Again let us work with an example
1. Open external.html in your text editor (Sublime text).
2. Within the <head> section, and after the <title> element, paste the element
<link rel=”stylesheet” type=”text/css” href=”external.css” />
and save the file. This line tells the browser to look for an external file called external.css, which is a CSS file, and stored in the same directory as the HTML file.
3. Now create a new file called external.css.
4. Paste the following code p{color: red;} into external.css.
5. Save external.css to the same folder as the .html files, and again open it in your web browser.

Again the paragraph turns red, but note that there is not a single CSS rule or style element anywhere in your HTML file. Your HTML is free from the presentation code and the color is being controlled via the external style sheet. From this point on whatever changes are needed within the site in terms of style and presentation can be done directly through a single external style sheet. Also, once a browser accesses the style sheet, it caches it and wouldn’t need to keep downloading it each time it accesses it. Rather, it only downloads the page content. This will make your website faster and also keep your HTML clean.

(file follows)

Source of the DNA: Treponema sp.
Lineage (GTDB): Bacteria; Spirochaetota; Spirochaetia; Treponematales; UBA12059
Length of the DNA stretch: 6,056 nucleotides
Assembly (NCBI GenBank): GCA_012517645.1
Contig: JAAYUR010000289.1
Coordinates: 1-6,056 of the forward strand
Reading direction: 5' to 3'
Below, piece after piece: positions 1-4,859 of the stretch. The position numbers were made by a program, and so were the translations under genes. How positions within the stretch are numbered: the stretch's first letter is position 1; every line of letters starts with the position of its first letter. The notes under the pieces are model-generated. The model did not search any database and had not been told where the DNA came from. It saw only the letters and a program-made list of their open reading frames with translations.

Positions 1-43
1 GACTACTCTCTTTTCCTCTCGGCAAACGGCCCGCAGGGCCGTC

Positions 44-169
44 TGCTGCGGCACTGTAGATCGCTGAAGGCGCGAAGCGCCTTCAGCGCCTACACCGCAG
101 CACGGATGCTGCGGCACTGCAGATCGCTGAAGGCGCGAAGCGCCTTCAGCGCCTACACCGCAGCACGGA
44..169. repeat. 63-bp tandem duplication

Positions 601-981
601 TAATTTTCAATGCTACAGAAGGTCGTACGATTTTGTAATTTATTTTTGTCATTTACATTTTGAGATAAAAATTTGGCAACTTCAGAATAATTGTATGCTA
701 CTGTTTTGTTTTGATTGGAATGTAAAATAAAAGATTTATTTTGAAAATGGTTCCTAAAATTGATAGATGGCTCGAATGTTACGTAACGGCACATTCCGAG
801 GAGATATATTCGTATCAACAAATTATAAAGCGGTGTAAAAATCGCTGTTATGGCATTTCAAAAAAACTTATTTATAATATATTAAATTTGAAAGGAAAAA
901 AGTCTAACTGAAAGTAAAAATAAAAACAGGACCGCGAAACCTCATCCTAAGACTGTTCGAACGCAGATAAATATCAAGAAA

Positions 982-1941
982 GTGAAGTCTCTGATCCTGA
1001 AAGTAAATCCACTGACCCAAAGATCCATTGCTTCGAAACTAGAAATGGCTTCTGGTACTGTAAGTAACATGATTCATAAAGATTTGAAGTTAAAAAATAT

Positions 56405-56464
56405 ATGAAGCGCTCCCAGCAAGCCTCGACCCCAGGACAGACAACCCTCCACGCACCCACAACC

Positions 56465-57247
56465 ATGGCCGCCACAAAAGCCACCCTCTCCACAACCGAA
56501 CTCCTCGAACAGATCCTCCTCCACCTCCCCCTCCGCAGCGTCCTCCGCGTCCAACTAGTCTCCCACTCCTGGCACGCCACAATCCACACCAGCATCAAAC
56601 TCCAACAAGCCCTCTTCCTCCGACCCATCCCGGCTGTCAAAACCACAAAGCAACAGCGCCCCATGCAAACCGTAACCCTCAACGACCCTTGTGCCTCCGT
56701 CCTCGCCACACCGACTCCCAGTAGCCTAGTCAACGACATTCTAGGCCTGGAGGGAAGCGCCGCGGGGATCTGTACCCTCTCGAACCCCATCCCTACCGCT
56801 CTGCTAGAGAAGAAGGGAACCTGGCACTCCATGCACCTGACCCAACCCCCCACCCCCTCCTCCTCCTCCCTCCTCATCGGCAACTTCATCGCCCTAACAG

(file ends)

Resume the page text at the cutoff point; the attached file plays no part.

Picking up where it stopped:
Importing styles

The @import rule is a method for importing one or more style sheets via the main external style sheet.

Continuing from the previous example,
1. Open the imported.html file in your text editor (Sublime text).
2. Within the <head> section, and after the <title> element, paste the element
<style type=”text/css”>@import url(external.css); </style>
3. Save imported.html and view it in the browser. Nothing looks different, and the paragraphs are still red, but this is a sensible and productive way of style sheet management.

The @import rule is also useful for hiding your style sheet from really old out-dated browsers with poor CSS support. Rather than attempt to do something half useful with your CSS, these, browsers will just completely ignore your style sheet and leave the HTML without styled.;